Certified Personal TrainerNewsletter

Are You Ready to Elevate Your Personal Training Career in 2019?

With Some Simple Planning You Can Be Ready for Success!

It’s hard to believe that 2018 is quickly coming to a close as we focus on the hustle and bustle of the holiday season, and the eerie quiet that has replaced the normal buzz of peak training hours. Yet now is an ideal time to get ready for the upcoming January surge with existing clients setting new training goals and PRs, and potential clients ready to make their resolutions a reality. It’s a perfect time to polish the details of your 2019 goals, strategies and planning. Are you ready?

Have you set your goals for 2019? What is your focus for the first quarter?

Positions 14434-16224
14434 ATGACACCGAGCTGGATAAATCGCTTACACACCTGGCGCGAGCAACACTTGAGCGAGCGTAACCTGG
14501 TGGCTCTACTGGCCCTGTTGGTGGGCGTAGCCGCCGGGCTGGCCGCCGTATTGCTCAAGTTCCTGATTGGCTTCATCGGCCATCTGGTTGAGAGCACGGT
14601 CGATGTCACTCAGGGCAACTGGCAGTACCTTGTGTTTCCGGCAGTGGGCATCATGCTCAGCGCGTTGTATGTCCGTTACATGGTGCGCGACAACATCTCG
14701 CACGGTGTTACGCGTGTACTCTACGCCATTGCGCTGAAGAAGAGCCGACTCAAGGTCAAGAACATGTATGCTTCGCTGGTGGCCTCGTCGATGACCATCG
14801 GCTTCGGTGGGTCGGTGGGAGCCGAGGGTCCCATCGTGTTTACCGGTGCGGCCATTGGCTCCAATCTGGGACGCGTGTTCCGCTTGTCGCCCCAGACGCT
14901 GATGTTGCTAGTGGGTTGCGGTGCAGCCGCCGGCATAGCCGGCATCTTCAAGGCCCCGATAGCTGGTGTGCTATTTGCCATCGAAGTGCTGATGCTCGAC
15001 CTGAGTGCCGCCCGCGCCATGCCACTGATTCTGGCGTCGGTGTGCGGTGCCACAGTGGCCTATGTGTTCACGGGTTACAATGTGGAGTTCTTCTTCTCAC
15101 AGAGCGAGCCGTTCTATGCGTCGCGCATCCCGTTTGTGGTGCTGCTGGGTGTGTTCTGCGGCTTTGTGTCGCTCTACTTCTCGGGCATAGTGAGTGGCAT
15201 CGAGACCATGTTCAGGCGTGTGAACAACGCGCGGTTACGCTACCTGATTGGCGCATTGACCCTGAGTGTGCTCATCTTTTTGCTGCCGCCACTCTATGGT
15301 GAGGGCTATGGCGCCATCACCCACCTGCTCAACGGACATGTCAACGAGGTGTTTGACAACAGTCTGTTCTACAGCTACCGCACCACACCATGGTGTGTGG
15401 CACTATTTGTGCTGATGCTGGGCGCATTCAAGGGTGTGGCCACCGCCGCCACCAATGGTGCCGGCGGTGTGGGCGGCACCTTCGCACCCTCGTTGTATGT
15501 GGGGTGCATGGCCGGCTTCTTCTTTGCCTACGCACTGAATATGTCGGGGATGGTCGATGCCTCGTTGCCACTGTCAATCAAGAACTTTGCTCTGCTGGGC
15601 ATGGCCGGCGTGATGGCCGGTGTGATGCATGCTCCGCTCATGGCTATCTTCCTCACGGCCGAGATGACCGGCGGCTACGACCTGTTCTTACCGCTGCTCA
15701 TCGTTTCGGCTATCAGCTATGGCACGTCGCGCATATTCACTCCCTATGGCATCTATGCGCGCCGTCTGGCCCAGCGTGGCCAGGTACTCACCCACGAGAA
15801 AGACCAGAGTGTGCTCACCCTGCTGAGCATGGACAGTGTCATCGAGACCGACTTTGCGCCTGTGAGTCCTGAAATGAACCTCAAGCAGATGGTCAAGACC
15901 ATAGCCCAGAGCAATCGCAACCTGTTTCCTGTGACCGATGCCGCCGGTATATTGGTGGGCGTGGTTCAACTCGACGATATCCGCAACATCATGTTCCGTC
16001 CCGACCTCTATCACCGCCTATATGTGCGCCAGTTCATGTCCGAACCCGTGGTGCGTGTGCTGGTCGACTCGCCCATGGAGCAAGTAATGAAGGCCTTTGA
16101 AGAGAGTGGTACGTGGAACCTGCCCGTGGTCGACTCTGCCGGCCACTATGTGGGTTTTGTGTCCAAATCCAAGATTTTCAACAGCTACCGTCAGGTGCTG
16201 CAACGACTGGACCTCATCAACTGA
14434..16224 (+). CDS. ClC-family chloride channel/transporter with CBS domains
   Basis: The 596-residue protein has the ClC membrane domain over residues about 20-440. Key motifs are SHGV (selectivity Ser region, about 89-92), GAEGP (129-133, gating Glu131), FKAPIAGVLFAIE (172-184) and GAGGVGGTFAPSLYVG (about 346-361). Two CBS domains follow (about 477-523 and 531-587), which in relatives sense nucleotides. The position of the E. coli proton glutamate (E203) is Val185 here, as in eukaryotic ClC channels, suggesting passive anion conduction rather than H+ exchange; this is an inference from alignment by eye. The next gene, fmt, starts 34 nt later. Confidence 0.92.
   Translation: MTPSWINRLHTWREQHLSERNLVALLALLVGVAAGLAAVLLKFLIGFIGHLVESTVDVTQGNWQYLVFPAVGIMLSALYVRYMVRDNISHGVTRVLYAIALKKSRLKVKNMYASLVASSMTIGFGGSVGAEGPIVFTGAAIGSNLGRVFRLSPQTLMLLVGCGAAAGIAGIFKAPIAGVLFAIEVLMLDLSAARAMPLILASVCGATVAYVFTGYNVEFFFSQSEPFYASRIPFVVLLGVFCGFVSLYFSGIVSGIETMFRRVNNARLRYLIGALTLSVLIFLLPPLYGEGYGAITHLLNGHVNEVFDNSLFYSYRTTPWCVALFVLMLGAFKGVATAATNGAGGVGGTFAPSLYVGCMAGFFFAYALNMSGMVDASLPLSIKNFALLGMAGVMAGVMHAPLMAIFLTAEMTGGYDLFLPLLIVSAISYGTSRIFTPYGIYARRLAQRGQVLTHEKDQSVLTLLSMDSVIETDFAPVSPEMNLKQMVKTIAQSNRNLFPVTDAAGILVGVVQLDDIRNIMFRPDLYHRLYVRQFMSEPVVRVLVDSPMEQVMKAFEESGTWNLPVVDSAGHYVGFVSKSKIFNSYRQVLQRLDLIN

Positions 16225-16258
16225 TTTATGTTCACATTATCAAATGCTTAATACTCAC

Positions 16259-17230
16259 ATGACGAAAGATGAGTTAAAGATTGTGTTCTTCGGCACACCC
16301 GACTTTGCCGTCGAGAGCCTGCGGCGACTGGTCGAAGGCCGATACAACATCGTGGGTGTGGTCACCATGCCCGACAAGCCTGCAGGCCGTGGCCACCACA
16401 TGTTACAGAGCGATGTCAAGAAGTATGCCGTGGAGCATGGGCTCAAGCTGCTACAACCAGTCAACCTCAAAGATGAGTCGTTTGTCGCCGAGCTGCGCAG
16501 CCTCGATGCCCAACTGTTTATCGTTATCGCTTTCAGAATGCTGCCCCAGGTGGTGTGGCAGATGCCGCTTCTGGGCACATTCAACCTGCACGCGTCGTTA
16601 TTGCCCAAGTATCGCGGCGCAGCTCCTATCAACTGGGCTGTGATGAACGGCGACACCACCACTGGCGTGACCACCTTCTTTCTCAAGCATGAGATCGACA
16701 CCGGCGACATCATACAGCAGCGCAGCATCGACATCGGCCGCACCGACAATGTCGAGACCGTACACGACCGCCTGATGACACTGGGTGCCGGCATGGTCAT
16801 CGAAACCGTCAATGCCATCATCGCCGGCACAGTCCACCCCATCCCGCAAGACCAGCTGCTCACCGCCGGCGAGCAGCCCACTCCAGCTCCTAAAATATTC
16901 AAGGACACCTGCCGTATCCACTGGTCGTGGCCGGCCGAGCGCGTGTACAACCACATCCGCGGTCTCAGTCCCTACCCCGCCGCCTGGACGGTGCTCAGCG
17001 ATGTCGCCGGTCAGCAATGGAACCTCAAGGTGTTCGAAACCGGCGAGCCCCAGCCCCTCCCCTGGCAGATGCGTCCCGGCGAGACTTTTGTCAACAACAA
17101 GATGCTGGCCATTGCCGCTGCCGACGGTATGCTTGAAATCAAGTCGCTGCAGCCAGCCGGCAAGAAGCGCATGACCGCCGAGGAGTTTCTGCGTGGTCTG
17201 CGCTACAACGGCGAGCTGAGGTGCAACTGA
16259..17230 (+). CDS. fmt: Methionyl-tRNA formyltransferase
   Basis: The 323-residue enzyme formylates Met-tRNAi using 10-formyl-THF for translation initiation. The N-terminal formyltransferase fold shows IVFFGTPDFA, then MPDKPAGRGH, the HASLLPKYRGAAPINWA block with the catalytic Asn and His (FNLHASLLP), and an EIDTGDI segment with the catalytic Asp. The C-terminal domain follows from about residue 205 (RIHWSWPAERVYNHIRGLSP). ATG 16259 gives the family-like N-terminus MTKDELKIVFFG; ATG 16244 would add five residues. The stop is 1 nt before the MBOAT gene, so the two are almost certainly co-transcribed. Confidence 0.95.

Perhaps you’d like to focus on a new client demographic or fitness trend. We’ve heard over and over the growing numbers of young, and the not so young, are joining the fitness club membership ranks. With these new groups comes a new focus on how to best serve their needs. Will group personal training or sport camps become an area for expansion? From equipment needs, to possible facility redesign, to your own or your staff’s qualifications, these integral pieces need to be considered as a part of your grand plan.

Some of the most common New Year’s resolutions include getting fit, losing weight, eating healthier, and managing stress. These are definitely areas a well-honed personal trainer can shine and guide clients on their path to attaining their goals. Use these top resolutions and inspirational client success stories as a basis for your messaging to connect with potential new clients or gym members.